* Every 64x64 tile has a property "type" that specifies the type represented by the tile (like ENEMY1).
* Object instances can have additional properties, like the destination map for doors, or an item ID for items contained in a box.
* Shell commands to convert the level and run it in an emulator.
* Starting point/scroll stoppers/etc special objects are defined with normal objects.
* Tool to convert the .tmx (the map) and .tsx (the tileset) XML files to data for NES.

I really like the elegance of Tiled compared to other generic map editors.


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 Post subject:
PostPosted: Wed Jan 25, 2012 7:26 pm 
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Nice!!!!


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 Post subject:
PostPosted: Wed Jan 25, 2012 8:38 pm 
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Hey thefox...I forgot all about this thread -- thankfully it got bumped! Where are you with this? Did you decide to do C++/Qt? You know why I'm asking. :D EDIT: Doh. Read the thread backwards...what is Tiled written in?

Currently the Tile Editor in NESICIDE is all I've got, but Map Editor is on the horizon...

thefox wrote:
* 16x16 tileset for the background tiles.


My Tile Editor supports {8,16,32,48,64,80,96,128} x {8,16,32,48,64,80,96,128} tiles. Each tile bigger than 16x16 carries its color attributes with it. I don't know why I stopped at 128...is there a need to go bigger?

thefox wrote:
* Attributes such as solidity as properties of the background tiles (they can be strings, so the same symbolic constants could be used as in the 6502 code).
* Every 64x64 tile has a property "type" that specifies the type represented by the tile (like ENEMY1).
* Object instances can have additional properties, like the destination map for doors, or an item ID for items contained in a box.


I currently support string, integer, and user-defined enumeration types for Tile properties. Each can have a global default and each Tile can have its own unique value for any property. Adding properties adds them for all tiles, etc. Enumeration definitions are emitted to a user-specifiable file for inclusion in the rest of the source.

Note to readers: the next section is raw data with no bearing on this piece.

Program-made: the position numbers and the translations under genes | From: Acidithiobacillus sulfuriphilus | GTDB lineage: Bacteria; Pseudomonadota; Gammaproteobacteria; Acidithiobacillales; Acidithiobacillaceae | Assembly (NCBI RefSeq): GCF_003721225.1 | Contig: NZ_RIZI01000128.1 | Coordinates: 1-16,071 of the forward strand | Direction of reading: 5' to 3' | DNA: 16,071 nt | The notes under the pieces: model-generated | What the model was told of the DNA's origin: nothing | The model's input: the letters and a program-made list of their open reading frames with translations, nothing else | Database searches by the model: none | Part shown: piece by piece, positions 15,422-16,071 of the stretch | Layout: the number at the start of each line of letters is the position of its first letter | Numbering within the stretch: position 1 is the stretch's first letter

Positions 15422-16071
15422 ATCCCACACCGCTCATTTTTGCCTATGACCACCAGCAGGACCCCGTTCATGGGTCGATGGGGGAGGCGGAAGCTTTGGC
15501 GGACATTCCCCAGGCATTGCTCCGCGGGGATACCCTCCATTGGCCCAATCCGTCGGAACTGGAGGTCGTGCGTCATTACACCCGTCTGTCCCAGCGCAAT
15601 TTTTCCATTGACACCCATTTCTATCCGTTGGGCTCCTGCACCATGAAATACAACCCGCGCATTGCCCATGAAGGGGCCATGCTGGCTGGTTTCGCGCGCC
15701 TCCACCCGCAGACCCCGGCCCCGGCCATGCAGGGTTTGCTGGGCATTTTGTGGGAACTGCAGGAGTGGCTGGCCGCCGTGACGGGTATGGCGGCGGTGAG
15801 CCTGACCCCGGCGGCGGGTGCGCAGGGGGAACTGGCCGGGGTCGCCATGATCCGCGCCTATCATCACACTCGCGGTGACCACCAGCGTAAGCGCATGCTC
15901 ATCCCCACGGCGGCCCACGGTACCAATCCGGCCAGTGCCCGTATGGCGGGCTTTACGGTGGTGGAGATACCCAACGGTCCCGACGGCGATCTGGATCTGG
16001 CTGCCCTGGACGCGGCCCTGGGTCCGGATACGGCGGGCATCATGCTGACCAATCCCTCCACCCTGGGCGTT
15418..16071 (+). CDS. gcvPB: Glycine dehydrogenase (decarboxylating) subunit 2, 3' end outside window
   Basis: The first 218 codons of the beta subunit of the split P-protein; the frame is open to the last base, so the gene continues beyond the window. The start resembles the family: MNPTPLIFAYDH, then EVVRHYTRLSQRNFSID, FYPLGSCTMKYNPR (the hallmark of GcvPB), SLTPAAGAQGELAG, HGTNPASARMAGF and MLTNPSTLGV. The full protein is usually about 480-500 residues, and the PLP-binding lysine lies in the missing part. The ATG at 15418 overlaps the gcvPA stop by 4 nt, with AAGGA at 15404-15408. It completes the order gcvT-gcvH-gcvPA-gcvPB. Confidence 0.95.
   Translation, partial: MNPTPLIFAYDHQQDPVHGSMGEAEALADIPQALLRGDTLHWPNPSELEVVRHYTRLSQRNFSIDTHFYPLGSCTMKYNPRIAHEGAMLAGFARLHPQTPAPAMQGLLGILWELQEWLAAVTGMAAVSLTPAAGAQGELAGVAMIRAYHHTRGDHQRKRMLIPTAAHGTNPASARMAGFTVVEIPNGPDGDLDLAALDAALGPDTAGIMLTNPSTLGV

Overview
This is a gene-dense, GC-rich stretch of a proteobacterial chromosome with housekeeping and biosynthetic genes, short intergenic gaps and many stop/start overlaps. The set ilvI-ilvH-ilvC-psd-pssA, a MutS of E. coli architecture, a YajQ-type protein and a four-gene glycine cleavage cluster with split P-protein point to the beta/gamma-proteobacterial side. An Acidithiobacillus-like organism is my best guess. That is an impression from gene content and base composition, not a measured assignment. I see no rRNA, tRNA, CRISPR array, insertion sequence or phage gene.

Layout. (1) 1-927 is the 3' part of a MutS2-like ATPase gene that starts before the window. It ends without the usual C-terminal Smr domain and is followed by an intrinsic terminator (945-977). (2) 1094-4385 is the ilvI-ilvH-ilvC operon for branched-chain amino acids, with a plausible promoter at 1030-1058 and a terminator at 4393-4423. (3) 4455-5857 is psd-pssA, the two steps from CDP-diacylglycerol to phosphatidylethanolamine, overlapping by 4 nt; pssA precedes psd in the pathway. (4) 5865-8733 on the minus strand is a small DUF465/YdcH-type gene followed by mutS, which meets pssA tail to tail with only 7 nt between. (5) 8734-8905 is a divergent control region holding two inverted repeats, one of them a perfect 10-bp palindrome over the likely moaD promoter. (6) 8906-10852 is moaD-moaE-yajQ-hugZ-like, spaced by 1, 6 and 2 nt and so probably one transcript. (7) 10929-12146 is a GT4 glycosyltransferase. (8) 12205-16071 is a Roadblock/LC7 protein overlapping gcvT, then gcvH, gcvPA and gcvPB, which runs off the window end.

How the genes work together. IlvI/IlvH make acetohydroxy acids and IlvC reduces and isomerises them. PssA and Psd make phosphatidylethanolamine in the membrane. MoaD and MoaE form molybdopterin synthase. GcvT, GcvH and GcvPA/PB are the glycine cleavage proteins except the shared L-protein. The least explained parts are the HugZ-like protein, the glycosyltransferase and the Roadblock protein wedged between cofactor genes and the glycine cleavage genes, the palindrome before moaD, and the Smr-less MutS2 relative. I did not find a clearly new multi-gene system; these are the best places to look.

I'm not sure how to best emit the individual Tile property values for use within the source code yet, though. I suppose scopes could be used to reduce pollution.

If you're still thinking about this or even working on it I'd like to hear!


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 Post subject:
PostPosted: Wed Jan 25, 2012 9:48 pm 
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Some of the Sonic games use 256x256 pixel tiles, which are recursively broken up into smaller tiles. Sonic 2 uses 128x128. Tokumaru's Sonic tribute uses a quadtree: 256x256 made of four 128x128, each made of four 64x64, etc.


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 Post subject:
PostPosted: Thu Jan 26, 2012 8:13 am 
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tepples wrote:
Some of the Sonic games use 256x256 pixel tiles, which are recursively broken up into smaller tiles. Sonic 2 uses 128x128. Tokumaru's Sonic tribute uses a quadtree: 256x256 made of four 128x128, each made of four 64x64, etc.


Does it make sense to support non-power-of-two sizes like 48, 80, 96? From a "I'm an artist I just want to do drawings" perspective I think so...I was thinking, for example, of being able to draw things like level entrances [think Zelda underworld doors--48x32 [but I haven't a clue how they're stored in the Zelda map info]].

But from a map perspective, the map-to-nametable conversion would probably be complicated by having such strange sized metatiles.


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 Post subject:
PostPosted: Thu Jan 26, 2012 8:48 am 
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I can't think of any NES examples at the moment, but Kirby Super Star for Super NES uses 24x24 pixel metatiles. So does Panel Action Bingo for Game Boy. And I seem to remember at least one game using metatiles that were 48 pixels tall so that five of them would be as tall as a screen.